The only thing that gets everyone at Cairo Gossip more excited than getting an exclusive on a party in Sahel, is seeing our fellow Cairenes kicking ass abroad – something we hope will be happening at Web Summit.
The Dublin-based business convention brings together the greatest and most innovative minds of the business and technological spheres for discussions, workshops and roundtables. A competition for ‘The World’s Hardest Working Startup’ is hosted by the summit, and involves several Egyptian participants. We spoke to one hopeful, Magda Gomaa (Co-Founder and Marketing Director of Sirkil), for an insider’s perspective of the competition.
Sirkil is an online networking platform that maps out the connections and relationships between a company, its suppliers, vendors, investors and end-users. “Our goal extends as far as becoming a daily global inevitable tool to businesses, such as the email; an essential part of every corporate business operation.”
It’s a very ambitious goal for an initiative that was started by six people in their early twenties, and Gomaa admits that their venture came with inevitable trepidation. “When we first started, we were bit concerned that no one would take us seriously.”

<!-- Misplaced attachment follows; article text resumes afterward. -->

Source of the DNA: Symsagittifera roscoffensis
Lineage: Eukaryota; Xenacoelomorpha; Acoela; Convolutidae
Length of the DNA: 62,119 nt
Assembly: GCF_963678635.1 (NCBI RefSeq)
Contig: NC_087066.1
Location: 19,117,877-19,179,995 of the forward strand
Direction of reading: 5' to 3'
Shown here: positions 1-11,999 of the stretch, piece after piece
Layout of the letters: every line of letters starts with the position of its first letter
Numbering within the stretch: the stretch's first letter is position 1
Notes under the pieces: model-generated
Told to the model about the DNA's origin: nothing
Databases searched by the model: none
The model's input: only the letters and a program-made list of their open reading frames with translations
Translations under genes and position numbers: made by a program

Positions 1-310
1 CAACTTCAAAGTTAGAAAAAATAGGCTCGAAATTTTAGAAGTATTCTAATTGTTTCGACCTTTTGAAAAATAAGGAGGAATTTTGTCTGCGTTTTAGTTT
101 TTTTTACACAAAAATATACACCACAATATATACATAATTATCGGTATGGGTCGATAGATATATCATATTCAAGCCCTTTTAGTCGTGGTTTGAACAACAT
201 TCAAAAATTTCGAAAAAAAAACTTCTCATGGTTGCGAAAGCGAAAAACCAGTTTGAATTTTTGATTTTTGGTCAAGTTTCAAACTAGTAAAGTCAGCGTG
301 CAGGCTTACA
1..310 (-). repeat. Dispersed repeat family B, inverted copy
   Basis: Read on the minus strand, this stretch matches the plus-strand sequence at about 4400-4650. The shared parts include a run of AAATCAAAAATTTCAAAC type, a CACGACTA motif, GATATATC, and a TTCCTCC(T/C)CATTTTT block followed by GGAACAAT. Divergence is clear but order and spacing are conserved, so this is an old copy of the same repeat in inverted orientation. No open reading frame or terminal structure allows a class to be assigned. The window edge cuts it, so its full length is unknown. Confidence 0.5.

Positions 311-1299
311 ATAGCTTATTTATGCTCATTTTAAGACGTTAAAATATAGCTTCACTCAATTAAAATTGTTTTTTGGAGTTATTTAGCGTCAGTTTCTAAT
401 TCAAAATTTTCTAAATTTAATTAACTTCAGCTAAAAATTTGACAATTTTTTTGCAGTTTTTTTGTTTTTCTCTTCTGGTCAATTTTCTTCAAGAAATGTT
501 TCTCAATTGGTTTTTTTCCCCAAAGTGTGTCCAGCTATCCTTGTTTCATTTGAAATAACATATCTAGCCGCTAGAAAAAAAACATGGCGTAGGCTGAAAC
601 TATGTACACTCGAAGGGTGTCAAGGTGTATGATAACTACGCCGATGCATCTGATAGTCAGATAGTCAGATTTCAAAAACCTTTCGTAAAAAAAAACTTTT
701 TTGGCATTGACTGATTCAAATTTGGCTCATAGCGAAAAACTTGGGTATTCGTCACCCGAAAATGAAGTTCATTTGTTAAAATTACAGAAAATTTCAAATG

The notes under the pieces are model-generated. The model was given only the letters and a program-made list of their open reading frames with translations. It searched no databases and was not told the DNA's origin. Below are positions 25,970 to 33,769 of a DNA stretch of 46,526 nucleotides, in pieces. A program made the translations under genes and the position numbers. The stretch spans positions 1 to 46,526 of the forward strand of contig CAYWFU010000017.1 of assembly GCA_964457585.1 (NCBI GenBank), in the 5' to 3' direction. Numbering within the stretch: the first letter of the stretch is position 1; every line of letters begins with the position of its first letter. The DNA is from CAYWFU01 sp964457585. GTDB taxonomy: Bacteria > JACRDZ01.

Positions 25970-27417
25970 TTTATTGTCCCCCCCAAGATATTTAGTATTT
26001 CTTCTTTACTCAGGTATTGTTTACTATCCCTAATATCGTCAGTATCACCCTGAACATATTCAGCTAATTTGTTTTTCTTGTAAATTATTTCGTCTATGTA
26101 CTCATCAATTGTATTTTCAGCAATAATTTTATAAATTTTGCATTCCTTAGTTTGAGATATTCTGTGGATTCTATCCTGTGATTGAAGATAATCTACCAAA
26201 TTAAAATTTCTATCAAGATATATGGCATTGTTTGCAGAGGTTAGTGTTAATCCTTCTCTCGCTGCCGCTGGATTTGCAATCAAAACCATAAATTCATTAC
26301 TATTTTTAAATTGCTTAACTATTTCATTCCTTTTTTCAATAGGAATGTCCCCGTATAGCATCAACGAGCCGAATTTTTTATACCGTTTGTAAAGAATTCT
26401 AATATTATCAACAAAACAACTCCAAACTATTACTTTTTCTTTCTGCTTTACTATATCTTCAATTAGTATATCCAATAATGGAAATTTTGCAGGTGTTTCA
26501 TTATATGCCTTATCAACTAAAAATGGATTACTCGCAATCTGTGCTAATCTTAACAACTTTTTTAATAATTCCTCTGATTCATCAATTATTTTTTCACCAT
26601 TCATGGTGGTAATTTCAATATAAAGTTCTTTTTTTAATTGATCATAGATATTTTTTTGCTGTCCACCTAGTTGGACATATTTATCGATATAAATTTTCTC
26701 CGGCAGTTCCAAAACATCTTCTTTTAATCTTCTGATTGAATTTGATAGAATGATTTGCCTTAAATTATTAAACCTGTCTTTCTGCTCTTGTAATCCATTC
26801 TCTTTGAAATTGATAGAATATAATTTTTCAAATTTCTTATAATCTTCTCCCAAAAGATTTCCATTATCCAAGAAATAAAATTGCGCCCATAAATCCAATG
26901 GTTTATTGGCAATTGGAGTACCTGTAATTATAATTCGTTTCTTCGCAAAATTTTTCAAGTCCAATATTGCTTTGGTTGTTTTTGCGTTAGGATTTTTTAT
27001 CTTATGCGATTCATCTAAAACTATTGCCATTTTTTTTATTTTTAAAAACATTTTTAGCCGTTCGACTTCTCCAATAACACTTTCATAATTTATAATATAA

However, with Web Summit’s invitation to Sirkil, there’s no chance of that being the case anymore. “We applied earlier in June, fully aware of the very rigid screening process. Fortunately, we were classified among the early stage start-ups with high potential.” And despite being at such an early stage, Gomaa and her accomplices have more big ambitions for Sirkil. “Our second business line reflects the same networking concept, but through on-ground events characterised as expositions, conferences or exhibitions.”
Websummit.net has an open voting section where people can ‘Like’ their favourite start-ups until October 11th; the top 50 of that selection move on to the actual competition in Dublin at the end of October. There are plenty of creative, forward-thinking people in
Egypt, but the problem always comes down to execution – money, bureaucracy and other frustrating factors have been a thorn in many an Egyptian entrepreneur’s side. But with Sirkil, just one of Egypt’s entrants in the competition, we have more proof that Egypt will work its way out of its political, economic and social woes – we just have to be patient.
Vote for Sirkil here.